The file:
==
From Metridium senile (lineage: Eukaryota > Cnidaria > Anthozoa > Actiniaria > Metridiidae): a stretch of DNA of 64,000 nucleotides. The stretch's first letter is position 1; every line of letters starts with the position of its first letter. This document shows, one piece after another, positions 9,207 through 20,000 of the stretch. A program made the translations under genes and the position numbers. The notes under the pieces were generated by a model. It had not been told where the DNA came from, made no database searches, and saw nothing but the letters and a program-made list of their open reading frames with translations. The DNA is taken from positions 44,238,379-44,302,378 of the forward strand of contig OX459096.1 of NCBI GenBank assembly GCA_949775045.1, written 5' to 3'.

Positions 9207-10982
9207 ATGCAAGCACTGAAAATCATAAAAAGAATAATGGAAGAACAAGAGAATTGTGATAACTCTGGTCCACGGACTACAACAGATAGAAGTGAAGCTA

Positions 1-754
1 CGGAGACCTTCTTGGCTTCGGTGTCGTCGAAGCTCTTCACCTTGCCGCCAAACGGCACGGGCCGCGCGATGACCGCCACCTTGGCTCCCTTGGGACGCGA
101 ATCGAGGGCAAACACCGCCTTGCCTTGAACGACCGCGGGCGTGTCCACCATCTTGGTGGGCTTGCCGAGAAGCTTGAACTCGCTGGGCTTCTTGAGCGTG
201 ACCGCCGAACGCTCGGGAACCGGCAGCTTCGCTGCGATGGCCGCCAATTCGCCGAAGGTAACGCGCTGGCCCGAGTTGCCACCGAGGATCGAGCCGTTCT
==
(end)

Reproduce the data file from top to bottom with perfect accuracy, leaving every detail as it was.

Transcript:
From Metridium senile (lineage: Eukaryota > Cnidaria > Anthozoa > Actiniaria > Metridiidae): a stretch of DNA of 64,000 nucleotides. The stretch's first letter is position 1; every line of letters starts with the position of its first letter. This document shows, one piece after another, positions 9,207 through 20,000 of the stretch. A program made the translations under genes and the position numbers. The notes under the pieces were generated by a model. It had not been told where the DNA came from, made no database searches, and saw nothing but the letters and a program-made list of their open reading frames with translations. The DNA is taken from positions 44,238,379-44,302,378 of the forward strand of contig OX459096.1 of NCBI GenBank assembly GCA_949775045.1, written 5' to 3'.

Positions 9207-10982
9207 ATGCAAGCACTGAAAATCATAAAAAGAATAATGGAAGAACAAGAGAATTGTGATAACTCTGGTCCACGGACTACAACAGATAGAAGTGAAGCTA

Positions 1-754
1 CGGAGACCTTCTTGGCTTCGGTGTCGTCGAAGCTCTTCACCTTGCCGCCAAACGGCACGGGCCGCGCGATGACCGCCACCTTGGCTCCCTTGGGACGCGA
101 ATCGAGGGCAAACACCGCCTTGCCTTGAACGACCGCGGGCGTGTCCACCATCTTGGTGGGCTTGCCGAGAAGCTTGAACTCGCTGGGCTTCTTGAGCGTG
201 ACCGCCGAACGCTCGGGAACCGGCAGCTTCGCTGCGATGGCCGCCAATTCGCCGAAGGTAACGCGCTGGCCCGAGTTGCCACCGAGGATCGAGCCGTTCT